to develop your wine palate:
Madeline Triffon, Wine Director, Unique Restaurant Corp.
single most important ability to develop when embarking on the adventure
of wine tasting is to teach yourself how to recognize quality. When
I was a very young sommelier, I had no mentor, no professional direction
other than my own common sense. I was thirsty for the counsel of anyone
with some depth of experience in wine. While working in a formal dining
room, I had the privilege one evening of serving André Gagey,
the director of the esteemed Burgundy house Louis Jadot. With enthusiasm
and innocence, I asked him "Mr.Gagey, could you please tell me
how you taste wine?" To my eternal gratitude, he gave the question
some thought and then answered: "When I first approach a wine,
I always ask myself Is this good wine? And then at the end,
again, Is this good wine? " I will always remember
his kindness in giving me the best advice Ive ever received on
how to taste wine.
"Is this good wine?" is, on the surface, a simple question.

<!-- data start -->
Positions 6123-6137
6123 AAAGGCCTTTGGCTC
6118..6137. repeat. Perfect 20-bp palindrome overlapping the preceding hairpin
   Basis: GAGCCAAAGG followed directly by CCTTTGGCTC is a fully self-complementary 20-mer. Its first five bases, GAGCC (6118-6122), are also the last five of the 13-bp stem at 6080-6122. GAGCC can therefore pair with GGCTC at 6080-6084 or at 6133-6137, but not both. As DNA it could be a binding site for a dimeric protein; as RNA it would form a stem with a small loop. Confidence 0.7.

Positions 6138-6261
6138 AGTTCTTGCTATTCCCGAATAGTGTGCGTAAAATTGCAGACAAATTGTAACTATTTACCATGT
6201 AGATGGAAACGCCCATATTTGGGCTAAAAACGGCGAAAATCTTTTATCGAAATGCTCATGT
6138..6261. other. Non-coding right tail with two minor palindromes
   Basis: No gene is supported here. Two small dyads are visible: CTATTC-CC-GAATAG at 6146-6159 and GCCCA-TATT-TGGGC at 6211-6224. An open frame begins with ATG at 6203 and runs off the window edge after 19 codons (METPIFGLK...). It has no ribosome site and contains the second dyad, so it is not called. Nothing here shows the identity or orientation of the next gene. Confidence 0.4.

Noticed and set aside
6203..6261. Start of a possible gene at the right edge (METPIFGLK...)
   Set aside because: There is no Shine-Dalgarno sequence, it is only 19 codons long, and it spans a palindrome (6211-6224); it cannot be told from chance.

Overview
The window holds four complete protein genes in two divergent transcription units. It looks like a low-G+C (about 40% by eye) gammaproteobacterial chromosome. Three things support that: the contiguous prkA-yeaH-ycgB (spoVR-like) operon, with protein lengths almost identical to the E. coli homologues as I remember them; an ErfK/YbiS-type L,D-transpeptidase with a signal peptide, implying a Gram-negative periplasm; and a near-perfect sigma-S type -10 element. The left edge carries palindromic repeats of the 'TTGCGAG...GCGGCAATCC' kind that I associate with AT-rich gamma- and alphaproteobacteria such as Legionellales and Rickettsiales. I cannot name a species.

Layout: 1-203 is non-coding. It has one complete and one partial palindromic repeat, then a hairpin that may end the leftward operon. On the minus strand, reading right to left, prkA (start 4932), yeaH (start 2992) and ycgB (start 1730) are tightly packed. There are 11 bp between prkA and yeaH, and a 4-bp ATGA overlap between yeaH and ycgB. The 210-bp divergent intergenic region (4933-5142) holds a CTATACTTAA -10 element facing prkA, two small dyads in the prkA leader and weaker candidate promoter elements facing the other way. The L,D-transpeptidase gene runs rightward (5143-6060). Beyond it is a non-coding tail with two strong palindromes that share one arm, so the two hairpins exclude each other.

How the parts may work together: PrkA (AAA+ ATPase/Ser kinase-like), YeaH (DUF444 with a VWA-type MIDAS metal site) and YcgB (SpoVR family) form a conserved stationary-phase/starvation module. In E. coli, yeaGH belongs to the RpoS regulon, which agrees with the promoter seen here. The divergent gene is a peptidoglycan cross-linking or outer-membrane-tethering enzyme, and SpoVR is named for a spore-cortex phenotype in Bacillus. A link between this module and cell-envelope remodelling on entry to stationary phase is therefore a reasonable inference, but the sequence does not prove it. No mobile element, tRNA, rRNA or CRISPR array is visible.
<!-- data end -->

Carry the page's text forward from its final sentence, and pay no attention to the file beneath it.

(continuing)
But it presupposes that you have garnered experience in judging balance
and typicity, that you can assess a wine in its unyielding youth, and,
most importantly, can make a quality call independent of any critical
press. Make the opinion your own. Also, to all the enthusiastic blind
tasters out there: the ability to deduce what a wine is is impressive
but utterly unrelated to assessing quality, in my humble opinion.
Heres an easy checklist of subsequent questions to ask yourself
as you taste to purchase, whether for yourself or for a hotel/restaurant
property: "Is this wine a good example of type, or is it a new
example of type? Can I sell this to my guests? Is there a market for
this wine, or can I create one? Is it delicious, will it deliver pleasure
at the table? Is there a good price/value relationship, what will I
have to sell it for? And, finally, once again, is this good wine?"
This simple methodology, practiced faithfully, will become second nature
and will keep your palate honest.
Adapted with permission from Exploring
Wine: The Culinary Institute of America's Complete Guide to Wines
of the World, by Kolpan, Smith, and Weiss, 2nd edition
(John Wiley and Sons, forthcoming)